“Do we have to be better? Yeah. I do believe we have to be better running-wise. As a group, they understand that… you have to pay attention to details. You have to make sure you take advantage of certain situations. Overall, we were okay. We were okay. It’s something we’re going to address in the offseason, individually, with a few things they have to do physically. As a coaching staff, we have to recognize a few things and keep getting better.”
On Friday, the Red Sox claimed Tim Locastro off waivers. The 29-year-old outfielder has a .662 OPS in 503 big-league plate appearances, but also 31 steals in 34 attempts. Moreover, he’s tied with Trea Turner atop Baseball Savant’s Sprint Speed Leaderboard at 30.7 ft/sec. Bringing Locastro aboard is a step in the right direction.
The answer can be found below.
NPB’s Hiroshima Carp have signed Drew Anderson, who spent this past season with the Texas Rangers, and Ryan McBroom, who was with the Kansas City Royals. In related news, the Nippon-Ham Fighters have agreed to a deal with Renato Núñez, whom the Detroit Tigers released in late August.
The KBO’s Lotte Giants have hired former New York Mets assistant pitching coach Ricky Meinhold as their Director of Pitching. (per Jeeho Yoo.) In 2010, Meinhold played for the independent league’s Gateway Grizzlies, as did Donnie Ecker, whom the Texas Rangers hired earlier this week as their bench coach and offensive coordinator. Ecker had been serving as the hitting coach for the San Francisco Giants.
The Kansas City Royals announced that first base coach Rusty Kuntz will be transitioning into a front office role. The 66-year-old former big-league outfielder will serve as Special Assistant to the President and GM/Quality Control.
The Philadelphia Phillies have hired Anthony Contreras as their new Triple-A manager. The 38-year-old former minor-league infielder has been managing in the San Diego Padres system since 2014.
Tim Thompson, a catcher for three teams in the 1950s, died late last month at age 97. The native of Coalport, Pennsylvania played primarily with the Kansas City Athletics, who traded Thompson to the Detroit Tigers as part of a 13-player deal in November 1957.
Early registration is open for the 2022 SABR Analytics Conference, which will take place on March 18-22. Current plans are for the conference to be held virtually, although a hybrid event — online plus in-person presentations — may take place if conditions allow. More information can be found here.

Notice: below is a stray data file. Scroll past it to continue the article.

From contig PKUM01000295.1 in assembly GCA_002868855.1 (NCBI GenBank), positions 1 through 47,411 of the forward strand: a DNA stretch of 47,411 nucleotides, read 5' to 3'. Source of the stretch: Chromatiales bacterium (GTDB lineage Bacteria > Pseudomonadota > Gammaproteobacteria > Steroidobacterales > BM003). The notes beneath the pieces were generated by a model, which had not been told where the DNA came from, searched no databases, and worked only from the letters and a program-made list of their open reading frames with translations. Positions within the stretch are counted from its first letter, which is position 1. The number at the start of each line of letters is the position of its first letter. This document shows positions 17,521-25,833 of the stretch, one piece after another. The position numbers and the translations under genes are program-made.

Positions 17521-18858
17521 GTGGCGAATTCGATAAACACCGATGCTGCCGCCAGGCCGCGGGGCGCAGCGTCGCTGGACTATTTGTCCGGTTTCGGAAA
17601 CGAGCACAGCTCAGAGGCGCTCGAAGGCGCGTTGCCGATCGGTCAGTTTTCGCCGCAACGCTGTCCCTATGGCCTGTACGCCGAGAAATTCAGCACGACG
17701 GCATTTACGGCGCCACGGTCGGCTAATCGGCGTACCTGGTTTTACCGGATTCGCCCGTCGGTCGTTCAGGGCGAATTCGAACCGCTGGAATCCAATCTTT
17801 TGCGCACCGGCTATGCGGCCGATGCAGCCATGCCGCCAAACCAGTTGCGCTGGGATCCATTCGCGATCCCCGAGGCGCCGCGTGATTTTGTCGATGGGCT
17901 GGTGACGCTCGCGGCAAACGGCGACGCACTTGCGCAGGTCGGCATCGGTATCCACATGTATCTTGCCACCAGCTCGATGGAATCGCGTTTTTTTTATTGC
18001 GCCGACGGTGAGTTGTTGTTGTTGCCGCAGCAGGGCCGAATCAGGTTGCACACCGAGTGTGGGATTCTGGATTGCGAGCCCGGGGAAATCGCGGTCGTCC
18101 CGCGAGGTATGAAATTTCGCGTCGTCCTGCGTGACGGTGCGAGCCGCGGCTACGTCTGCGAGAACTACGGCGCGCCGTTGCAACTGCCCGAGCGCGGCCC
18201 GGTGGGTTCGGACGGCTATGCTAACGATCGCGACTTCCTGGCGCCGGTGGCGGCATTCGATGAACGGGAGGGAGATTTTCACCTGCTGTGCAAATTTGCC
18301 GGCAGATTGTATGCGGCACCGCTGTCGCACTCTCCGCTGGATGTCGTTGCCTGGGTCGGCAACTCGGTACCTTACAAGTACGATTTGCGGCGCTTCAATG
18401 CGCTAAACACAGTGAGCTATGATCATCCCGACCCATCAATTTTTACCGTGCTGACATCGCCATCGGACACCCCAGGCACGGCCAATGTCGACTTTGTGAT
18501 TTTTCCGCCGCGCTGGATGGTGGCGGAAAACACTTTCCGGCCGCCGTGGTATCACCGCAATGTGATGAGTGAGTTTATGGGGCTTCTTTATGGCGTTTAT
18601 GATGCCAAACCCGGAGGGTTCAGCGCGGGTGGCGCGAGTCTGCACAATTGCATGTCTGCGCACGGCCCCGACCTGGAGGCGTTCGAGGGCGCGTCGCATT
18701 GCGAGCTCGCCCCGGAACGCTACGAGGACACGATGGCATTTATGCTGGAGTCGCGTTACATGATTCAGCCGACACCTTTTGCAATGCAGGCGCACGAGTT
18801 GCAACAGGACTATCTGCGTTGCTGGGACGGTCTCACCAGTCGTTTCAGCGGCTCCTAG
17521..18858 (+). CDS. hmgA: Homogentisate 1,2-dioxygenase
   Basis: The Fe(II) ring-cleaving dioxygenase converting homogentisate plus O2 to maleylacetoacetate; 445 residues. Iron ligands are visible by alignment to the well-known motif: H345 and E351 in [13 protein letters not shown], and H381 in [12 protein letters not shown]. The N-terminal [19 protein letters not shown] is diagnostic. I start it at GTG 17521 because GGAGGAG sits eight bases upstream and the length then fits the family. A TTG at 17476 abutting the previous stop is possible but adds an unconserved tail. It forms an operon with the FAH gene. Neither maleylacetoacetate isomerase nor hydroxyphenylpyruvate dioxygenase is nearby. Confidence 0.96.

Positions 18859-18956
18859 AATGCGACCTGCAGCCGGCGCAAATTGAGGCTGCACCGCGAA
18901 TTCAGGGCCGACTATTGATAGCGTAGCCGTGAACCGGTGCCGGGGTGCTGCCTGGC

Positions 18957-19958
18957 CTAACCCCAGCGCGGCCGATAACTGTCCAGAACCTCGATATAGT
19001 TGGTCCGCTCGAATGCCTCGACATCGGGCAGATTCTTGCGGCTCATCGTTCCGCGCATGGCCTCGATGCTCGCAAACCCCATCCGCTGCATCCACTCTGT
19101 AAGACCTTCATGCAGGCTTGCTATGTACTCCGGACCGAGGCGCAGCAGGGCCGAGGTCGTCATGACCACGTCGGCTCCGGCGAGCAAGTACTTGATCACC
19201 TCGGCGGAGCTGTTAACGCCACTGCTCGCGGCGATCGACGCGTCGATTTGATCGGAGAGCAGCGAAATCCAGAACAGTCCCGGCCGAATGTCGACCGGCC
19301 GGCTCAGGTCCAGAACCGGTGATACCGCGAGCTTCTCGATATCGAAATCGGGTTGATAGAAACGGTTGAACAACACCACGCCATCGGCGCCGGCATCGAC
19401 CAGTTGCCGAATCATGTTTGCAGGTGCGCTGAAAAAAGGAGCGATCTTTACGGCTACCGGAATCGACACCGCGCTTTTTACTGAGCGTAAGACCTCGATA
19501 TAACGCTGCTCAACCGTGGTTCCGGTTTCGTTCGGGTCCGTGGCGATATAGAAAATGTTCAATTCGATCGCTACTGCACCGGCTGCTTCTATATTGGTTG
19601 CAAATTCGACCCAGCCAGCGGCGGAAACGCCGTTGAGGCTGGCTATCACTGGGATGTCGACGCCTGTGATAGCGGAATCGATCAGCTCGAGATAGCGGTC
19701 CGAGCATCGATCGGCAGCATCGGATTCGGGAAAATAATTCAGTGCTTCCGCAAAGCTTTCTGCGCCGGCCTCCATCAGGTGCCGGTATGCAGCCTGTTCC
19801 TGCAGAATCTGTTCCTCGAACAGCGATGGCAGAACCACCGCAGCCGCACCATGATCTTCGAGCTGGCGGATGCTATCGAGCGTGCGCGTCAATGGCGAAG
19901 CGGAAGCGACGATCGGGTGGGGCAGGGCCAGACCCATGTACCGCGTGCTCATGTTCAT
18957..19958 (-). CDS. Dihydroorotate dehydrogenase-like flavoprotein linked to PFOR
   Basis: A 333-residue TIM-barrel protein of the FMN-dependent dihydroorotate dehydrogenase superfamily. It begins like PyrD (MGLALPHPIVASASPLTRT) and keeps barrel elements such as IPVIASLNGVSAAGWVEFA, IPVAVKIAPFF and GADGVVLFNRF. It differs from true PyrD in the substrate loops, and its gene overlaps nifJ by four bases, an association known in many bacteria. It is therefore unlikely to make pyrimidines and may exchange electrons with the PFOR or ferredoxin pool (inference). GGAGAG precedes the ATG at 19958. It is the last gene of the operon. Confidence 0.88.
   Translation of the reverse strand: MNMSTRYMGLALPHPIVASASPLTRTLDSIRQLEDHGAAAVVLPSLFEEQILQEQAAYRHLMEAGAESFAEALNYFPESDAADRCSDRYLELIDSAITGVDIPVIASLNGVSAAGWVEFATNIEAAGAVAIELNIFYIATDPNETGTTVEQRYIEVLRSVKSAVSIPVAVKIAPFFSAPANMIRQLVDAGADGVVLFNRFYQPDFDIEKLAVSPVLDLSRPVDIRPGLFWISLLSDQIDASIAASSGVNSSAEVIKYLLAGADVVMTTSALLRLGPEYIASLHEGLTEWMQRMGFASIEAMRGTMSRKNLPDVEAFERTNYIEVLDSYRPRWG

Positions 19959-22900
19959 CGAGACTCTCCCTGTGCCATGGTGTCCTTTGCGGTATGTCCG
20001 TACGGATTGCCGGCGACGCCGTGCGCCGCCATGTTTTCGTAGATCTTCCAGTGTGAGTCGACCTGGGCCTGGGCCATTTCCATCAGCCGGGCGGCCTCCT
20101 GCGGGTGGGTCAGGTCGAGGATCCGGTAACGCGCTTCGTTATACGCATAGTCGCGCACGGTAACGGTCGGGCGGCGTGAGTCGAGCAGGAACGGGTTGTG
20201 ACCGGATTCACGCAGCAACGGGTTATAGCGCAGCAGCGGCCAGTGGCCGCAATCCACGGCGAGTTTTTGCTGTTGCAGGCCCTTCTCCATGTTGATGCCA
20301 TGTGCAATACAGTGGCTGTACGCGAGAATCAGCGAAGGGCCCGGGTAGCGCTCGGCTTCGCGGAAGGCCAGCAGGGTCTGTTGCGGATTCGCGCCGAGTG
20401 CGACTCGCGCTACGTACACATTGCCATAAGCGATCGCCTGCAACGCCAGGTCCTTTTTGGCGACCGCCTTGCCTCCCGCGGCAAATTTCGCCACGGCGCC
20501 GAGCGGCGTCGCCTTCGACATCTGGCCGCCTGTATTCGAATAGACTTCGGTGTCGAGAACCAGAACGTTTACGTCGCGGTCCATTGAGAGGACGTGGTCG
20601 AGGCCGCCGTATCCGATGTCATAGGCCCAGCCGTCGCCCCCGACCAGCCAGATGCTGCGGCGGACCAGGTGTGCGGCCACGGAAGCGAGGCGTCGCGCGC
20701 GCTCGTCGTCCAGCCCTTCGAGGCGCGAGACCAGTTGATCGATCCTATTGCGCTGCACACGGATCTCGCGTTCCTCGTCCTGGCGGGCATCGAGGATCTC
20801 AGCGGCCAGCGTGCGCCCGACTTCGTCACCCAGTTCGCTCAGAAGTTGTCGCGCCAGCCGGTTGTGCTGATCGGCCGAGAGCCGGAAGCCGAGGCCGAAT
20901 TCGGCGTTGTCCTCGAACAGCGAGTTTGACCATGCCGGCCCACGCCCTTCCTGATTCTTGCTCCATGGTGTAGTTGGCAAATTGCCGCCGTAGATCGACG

The answer to the quiz is Randy Johnson, who had 8-plus bWAR with the Arizona Diamondbacks each year from 1999-2002. (This week’s quiz courtesy of Jeremy Frank and Jim Passon Jr.’s Hidden Ball Trick: The Baseball Stats You Never Thought To Look For.)
What is the most runs a pitcher has allowed in a World Series complete-game win? The answer is six, and according to Stathead’s Adam Darowski, it’s happened twice.
In Game 3 of the 1909 World Series, Nick Maddox went the distance while allowing 11 hits, two walks, and six runs in an 8-6 Pittsburgh Pirates win over the Detroit Tigers. In Game 1 of the 1932 World Series, Red Ruffing allowed 10 hits, six walks, and six runs in a 12-6 win over the Chicago Cubs.
Also of note: Christy Mathewson went all 11 innings for the New York Giants in Game 2 of the 1912 World Series. The contest against the Boston Red Sox finished in a 6-6 tie.
The first game of this year’s NPB postseason was played on Saturday, with the Chiba Lotte Marines beating the Rakuten Golden Eagles 5-4 in the opener of their best-of-three series. Adeiny Hechavarría hit a key home run for the Marines, while rookie phenom Roki Sasaki fanned 10 Rakuten batters. Per Tokyo-based scribe Jim Allen, the newly-turned-20-year-old Sasaki topped out at 98.8 mph.
Kaima Taira finished the season with a 0.90 ERA in 62 relief outings comprising 60 innings with NPB’s Seibu Lions. The 21-year-old right-hander allowed 36 hits and had 70 strikeouts.
Jung-hoo Lee slashed .360/.438/.522 with the KBO’s Kiwoom Heroes. The 22-year-old outfielder had seven home runs and fanned just 37 times in 544 plate appearances. He had a 162 wRC+.
Baek-ho Kang slashed .346/.448/.519 with the KT Wiz. The 21-year-old outfielder had 16 home runs and fanned 86 times in 631 plate appearances. He had a 163 wRC+.
Shin-Soo Choo reportedly “will decide whether to play next season within a month.” The 39-year-old SSG Landers outfielder had an .858 OPS in his first KBO season.